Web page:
Ordinance proposed to mitigate neighborhood impacts of utility boxes

Reacting to a backlash against the installation of hundreds of AT&T utility boxes on sidewalks, city officials have proposed new measures such as allowing the community to paint murals on them and requiring the telecommunications company to pay more than $1,600 in fees per proposed site.

Legislation drafted by Supervisor Scott Wiener would seek to mitigate neighborhood impacts by establishing a clearer notification process for when a box is proposed, allowing artwork to be painted on the structures and requiring AT&T to maintain landscaping to screen them. [jump]
On Monday, Board of Supervisors Land Use and Economic Development Committee members said they expect to approve the legislation next week in time for a May 13 vote by the full board.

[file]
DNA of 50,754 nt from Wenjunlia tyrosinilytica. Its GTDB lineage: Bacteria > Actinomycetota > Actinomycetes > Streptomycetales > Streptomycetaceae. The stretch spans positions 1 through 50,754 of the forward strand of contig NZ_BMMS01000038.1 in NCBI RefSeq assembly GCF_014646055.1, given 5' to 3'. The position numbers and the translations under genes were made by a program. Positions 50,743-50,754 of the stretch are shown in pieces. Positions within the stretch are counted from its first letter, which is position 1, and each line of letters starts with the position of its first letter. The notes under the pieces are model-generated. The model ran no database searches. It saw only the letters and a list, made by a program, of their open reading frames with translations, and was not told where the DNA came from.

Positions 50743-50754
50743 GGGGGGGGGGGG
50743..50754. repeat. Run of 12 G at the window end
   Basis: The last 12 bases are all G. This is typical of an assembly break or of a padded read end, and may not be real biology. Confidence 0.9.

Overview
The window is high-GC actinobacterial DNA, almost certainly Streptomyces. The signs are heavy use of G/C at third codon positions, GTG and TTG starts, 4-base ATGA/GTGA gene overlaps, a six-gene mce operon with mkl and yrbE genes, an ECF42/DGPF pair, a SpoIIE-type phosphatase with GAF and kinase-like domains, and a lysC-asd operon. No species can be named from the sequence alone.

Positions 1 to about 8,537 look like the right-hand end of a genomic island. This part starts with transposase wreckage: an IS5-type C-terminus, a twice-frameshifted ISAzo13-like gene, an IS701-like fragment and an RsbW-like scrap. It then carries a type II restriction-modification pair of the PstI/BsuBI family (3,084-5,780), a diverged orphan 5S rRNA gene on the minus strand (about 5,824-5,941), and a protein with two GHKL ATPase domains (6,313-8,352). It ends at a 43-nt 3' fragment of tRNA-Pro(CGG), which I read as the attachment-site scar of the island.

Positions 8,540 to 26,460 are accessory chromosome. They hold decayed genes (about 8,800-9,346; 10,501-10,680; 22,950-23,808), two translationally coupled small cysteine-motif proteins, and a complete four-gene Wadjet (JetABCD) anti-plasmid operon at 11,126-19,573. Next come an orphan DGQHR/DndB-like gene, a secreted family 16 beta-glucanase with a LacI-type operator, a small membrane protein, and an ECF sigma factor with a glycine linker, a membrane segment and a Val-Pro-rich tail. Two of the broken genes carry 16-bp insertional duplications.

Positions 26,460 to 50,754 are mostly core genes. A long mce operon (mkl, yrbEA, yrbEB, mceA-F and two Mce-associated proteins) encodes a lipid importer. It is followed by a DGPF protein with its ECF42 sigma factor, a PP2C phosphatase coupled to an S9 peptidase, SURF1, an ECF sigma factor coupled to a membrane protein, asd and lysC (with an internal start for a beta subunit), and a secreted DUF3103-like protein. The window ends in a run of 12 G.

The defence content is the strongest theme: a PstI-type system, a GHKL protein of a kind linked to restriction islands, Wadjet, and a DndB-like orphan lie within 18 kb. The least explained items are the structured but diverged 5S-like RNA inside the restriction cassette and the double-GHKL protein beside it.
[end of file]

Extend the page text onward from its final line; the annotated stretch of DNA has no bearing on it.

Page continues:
Any utility box application would come with city fees totaling $1,632, the cost of having several city departments review the plan. The City would also study the feasibility of underground installations each year and utility boxes would be placed underground where feasible.

The legislation would also impose fines and require box removal if utility companies repeatedly fail to keep a box free of graffiti. In total, AT&T has planned installing 700 cabinets — 4 feet tall, 5 feet wide and 2 feet deep — for its U-verse service.

State law permits utility companies to use public rights of way for installation of equipment for services. But The City can establish a public process and guidelines for regulating such structures.

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